Effective Digital Tools to Design History/Social Studies Classrooms of the Future

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In today’s ever-changing world of education, digital tools are proving essential in creating compelling lessons and keeping  “digitally fluent” students engaged in course material.

As schools race to create 21st century learning environments, they are looking for ways to integrate technology into the learning experience. There are rewarding digital tools available for nearly every subject, but some of the most innovative relate to a history/social studies curriculum.

Implementing the following apps and websites will not only help students meaningfully interact with the course material but will also provide the opportunity to connect to the world around them.

These tools not only expose them to different modes of content delivery but also facilitate a variety of learning approaches, catering to students with different learning styles. Finally, these tech tools allow students to display their knowledge through a variety of learning products, such as multi-media presentations, interactive projects and collaborative team work.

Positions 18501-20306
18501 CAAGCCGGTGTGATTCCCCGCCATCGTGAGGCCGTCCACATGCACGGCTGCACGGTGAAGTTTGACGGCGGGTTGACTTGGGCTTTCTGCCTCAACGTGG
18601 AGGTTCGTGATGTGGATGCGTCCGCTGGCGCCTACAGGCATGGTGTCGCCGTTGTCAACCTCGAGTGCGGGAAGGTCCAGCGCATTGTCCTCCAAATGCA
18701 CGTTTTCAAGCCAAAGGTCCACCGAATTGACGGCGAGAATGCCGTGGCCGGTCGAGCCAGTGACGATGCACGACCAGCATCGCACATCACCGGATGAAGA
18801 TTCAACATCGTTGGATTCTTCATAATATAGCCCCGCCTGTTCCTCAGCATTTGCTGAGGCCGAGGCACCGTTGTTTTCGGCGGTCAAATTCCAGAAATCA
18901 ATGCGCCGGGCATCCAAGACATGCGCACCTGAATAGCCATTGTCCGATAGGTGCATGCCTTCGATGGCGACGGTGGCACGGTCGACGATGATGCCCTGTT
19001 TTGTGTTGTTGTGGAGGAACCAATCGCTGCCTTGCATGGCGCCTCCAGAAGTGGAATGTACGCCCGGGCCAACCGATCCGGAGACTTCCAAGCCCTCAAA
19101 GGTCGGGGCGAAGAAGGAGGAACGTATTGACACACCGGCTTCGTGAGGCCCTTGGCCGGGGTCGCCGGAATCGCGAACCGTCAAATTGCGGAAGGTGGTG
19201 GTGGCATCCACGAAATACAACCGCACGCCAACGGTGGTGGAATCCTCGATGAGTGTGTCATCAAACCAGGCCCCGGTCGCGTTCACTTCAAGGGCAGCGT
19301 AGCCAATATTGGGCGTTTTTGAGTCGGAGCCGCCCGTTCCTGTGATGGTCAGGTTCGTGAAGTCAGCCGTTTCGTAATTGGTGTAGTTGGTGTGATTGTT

Effective Digital Tools to Design History/Social Studies Classrooms of the Future

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There are a variety of tools, each applicable to a different aspect of history/social studies. Let’s break them down into the traditional classroom components of content delivery, process and product.

Content Delivery

Applying the Flipped Classroom model is one of the easiest ways for schools to adopt a 21st Century learning environment.

By assigning students to watch lectures online as a homework assignment, the social studies teacher maximizes instructional time the next day. There are several methods (and plenty of on-line material) to create a Flipped Classroom.  There is no right or wrong way, but there is an important distinction to be made between pre-recorded material versus teacher-delivered lectures. Sites such as YouTube,  TEDEd and Khan Academy are full of relevant lectures that can be assigned to students to watch on their own time.

Theme-specific content abounds such as the Crash Course series (US and World History) and Hip Hughes highly-recommended history video series are examples of non-traditional media offering high-quality free content as well. PBS Video offers an array of well-made documentaries, such as the fantastic American Experience videos.